The cover of this issue shows a slightly more bulky She-Hulk than usual. It put me in mind of Kelly Thompson's critique of female comic book art and this picture in particular (which i wish i could paste onto every super-hero comic book artist's drawing board). Even with the strip-search scenes and the weird outfit, there's nothing in this comic that reaches the atrocities of the comics of the 90s and beyond, but there's also no doubt that She-Hulk's sexiness is a "feature" of this graphic novel, and it's becoming more and more of a trend.
According to the lettercol in Thing #24, John Byrne stopped writing the Thing series so that he could concentrate on this instead. And in the lettercol for Thing #29, it's said that this was originally intended to be a limited series. If so, the decision was changed (or the art was re-worked) in time to prevent this from feeling episodic.
Quality Rating: B+
Chronological Placement Considerations: This takes place while the Hulk is still banished in the Crossroad (or at least before she's aware that he's escaped. Needs to take place prior to Fantastic Four #285, where She-Hulk mentions that she can no longer change forms. Since She-Hulk rarely changed back into Jen Walters even when she had the ability (the last time was in FF #275, i think), there's some leeway as to where this needs to go, and i'm placing it prior to Secret Wars II #3 and Fantastic Four annual #19 just in case i change my mind about the placement of FF #285 (see the notes on the annual and #285 for more details about that).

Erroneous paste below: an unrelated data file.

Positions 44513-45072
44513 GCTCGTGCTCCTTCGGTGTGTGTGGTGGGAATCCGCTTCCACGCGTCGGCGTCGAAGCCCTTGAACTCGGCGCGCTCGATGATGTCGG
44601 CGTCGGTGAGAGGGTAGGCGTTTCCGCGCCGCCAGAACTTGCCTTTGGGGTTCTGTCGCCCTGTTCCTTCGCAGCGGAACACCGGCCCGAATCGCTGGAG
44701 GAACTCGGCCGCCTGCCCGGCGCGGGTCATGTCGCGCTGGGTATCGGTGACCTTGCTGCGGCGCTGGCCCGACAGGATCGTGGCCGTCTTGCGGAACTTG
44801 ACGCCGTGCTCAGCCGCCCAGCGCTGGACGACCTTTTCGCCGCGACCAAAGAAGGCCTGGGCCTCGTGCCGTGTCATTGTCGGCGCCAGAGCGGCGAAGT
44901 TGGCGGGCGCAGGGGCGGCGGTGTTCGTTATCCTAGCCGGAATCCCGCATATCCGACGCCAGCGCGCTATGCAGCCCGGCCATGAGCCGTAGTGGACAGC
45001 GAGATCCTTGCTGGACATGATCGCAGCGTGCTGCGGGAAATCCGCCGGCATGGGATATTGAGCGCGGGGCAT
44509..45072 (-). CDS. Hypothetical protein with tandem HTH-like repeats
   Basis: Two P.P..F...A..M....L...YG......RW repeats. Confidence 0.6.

Continuity Implant? N
Reprinted In: N/A
Inbound References (7): show
This is complicated, since a Helicarrier shows up in Power Man and Iron Fist 121. And in FF 289, She-Hulk implies that she didn't think SHIELD had a new Helicarrier. So does this issue take place after Power Man and Iron Fist 121, or did SHIELD have a spare Helicarrier that also got destroyed in an untold story before FF 289?
There has been some controversy about whether or not Byrne exposed She-Hulk's nipples in that "torn smock" panel.
The cockroach-stuffed corpse scenes may have been yanked from Stephen King's "Creepshow', both film and graphic novel versions.
Yeah, I think Jen definitely had a "wardrobe malfunction with the torn smock. And for some reason I have a distinct memory of seeing some fluff in her lower belly in the following panel but have never been able to find a confirming image. Maybe it was my teen-age imagination on hormones.
Well, I didn't think I'd get a chance to bring this up, but Bryne has been known to draw women barechested at least once so that the colouring and such covers it up.
There was a little incident in which a volume of Essential X-Men, due to being published without color, exposed a nipple on Storm's naked body in a sequence in which is was supposed to be covered up by the shadows.
It was Uncanny X-Men #123. Specifically when Arcade kidnaps Storm just as she leaves the shower. I think later reprints of Essential corrected this, but its a rather unusal case of accidental nudity from a comic book artist.